Meeting of the Parliament (Hybrid)
Meeting date: Thursday, September 22, 2022
Agenda: General Question Time, First Minister’s Question Time, Ardeer Girls, Portfolio Question Time, Skills Delivery Landscape, Parliamentary Procedures and Practices, Parliamentary Bureau Motions, Decision Time, Gas Safety Week 2022
- General Question Time
- First Minister’s Question Time
- Ardeer Girls
- Portfolio Question Time
- Skills Delivery Landscape
- Parliamentary Procedures and Practices
- Parliamentary Bureau Motions
- Decision Time
- Gas Safety Week 2022
General Question Time
Good morning. The first item of business is general question time. As ever, in order to get in as many members as possible, short and succinct questions and responses would be gratefully received.
Social Care Workers (Cost of Living Crisis)
To ask the Scottish Government what specific measures it is taking to support social care workers during the cost of living crisis. (S6O-01372)
The Scottish Government is doing everything within its powers to tackle the cost of living crisis, but it is the United Kingdom Government that has the key levers to significantly mitigate the crisis for workers, households and businesses.
We have increased the minimum rate of pay for adult social care workers delivering direct care to £10.50 per hour from April 2022. That represents an increase of 4.8 per cent from the £10.02 pay rate that was introduced in December. That is an increase of 10.5 per cent for those workers in the course of a year, with pay rising from at least £9.50 per hour in April 2021 to at least £10.50 per hour in April 2022. For a full-time adult social care worker, based on 37.5 hours a week, the increase to £10.50 per hour represents an uplift of more than £1,600 over the course of this financial year.
I wrote to the minister in the summer and pointed out to him that those carers who were working in the private sector were getting 25p a mile for their petrol. In the public sector, I think that it is 42p, so there is an inequality there. We then have an inequality in pay, which will be even greater now that we have the pay awards in the council sector. I have talked to private sector providers up and down the country who tell me that they cannot recruit and cannot retain. What impact is that having on our hospitals and on people who are on waiting lists for care packages, and does the Government have any plan to address that?
As I explained in my initial answer, a lot of the key levers to tackle the cost of living crisis rest with the UK Government. The Scottish Government is doing all that it can to do its level best for those people, and in particular for the most vulnerable people across the country.
On the fuel aspect that Mr Rowley raised, we are actively involved with our partners, including local government, to understand what impact the increase in the price of fuel is having across Scotland. I have recently written to the UK Government to press it to help those workers, including social care workers, who are impacted by the rises in fuel prices. It would be much better if the UK Government did all that it can to tackle the cost of living crisis, including for our public sector, rather than cutting taxes for the rich or removing the cap on bankers’ bonuses.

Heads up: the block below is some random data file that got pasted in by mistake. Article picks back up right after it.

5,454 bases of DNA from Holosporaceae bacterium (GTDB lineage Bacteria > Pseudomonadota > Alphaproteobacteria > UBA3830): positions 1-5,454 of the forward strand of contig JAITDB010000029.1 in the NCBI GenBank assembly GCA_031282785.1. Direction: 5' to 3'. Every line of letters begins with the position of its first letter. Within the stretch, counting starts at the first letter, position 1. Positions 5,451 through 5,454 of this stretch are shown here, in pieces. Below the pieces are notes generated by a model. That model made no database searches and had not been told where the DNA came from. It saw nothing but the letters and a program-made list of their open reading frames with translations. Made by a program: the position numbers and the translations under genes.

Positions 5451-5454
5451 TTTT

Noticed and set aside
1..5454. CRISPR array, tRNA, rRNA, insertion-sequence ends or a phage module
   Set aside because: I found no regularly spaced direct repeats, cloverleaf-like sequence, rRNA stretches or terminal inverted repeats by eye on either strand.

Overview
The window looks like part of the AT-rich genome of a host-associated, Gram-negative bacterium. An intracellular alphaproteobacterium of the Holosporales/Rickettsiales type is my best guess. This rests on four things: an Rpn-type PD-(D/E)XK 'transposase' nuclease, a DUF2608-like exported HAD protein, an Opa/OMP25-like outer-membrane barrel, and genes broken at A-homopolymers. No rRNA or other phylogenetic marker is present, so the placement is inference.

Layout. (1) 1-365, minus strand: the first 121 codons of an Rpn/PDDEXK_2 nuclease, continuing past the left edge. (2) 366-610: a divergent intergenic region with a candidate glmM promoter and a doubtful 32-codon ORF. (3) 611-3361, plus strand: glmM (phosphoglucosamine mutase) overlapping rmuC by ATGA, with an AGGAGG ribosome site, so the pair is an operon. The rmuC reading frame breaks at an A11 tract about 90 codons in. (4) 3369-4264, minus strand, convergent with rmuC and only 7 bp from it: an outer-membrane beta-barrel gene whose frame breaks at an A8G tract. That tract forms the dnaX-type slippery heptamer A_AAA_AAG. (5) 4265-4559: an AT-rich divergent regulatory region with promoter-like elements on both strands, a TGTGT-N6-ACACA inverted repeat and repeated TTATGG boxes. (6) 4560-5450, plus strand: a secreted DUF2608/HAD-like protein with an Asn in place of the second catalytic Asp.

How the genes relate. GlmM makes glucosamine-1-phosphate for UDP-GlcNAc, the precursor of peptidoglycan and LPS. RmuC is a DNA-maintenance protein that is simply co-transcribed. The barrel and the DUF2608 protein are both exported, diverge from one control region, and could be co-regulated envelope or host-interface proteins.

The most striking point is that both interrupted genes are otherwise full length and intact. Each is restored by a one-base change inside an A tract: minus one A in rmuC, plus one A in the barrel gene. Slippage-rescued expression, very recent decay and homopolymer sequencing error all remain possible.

I will help the minister to understand the impact, particularly on rural workers and social care workers across the country: they are leaving the service. People are going without care packages and the minister just washes his hands of the whole affair and says that it is somebody else’s responsibility. We need some action to deal with the problem, particularly in rural areas, where workers are travelling hundreds of miles every week to go from house to house. Their fuel bills are going through the roof and it does not pay to work any more. What action is the minister going to take?
I have spoken to folk right across the country, including people in the Fife care at home collaborative, and I know that these are difficult times for people, particularly with regard to fuel prices. However, we do not have the levers of power to deal with fuel prices. That power rests with the UK Government.
Mr Rennie is quite happy for all of that to rest with the UK Government, but I am not. I want those powers to come here. That is why I want an independent Scotland—so that we do not have to rely on the UK Government to mitigate these issues.
To ask the Scottish Government whether it will provide an update on what action it is taking to improve the reliability and resilience of Scotland’s ferry network. (S6O-01373)
I refer the member to the statement that I made to Parliament on 8 September, which is available on the Parliament’s website. In that statement, I set out a range of actions to improve the reliability and resilience of our ferry network, including the expansion of tide and weather monitoring equipment to help reduce the number of delays and cancellations related to weather.
Another key action is to increase the number of vessels and capacity. This year the MV Loch Frisa will join the Caledonian MacBrayne fleet, bringing benefits across the network, and I am hopeful that I will be able to provide more good news in this regard shortly.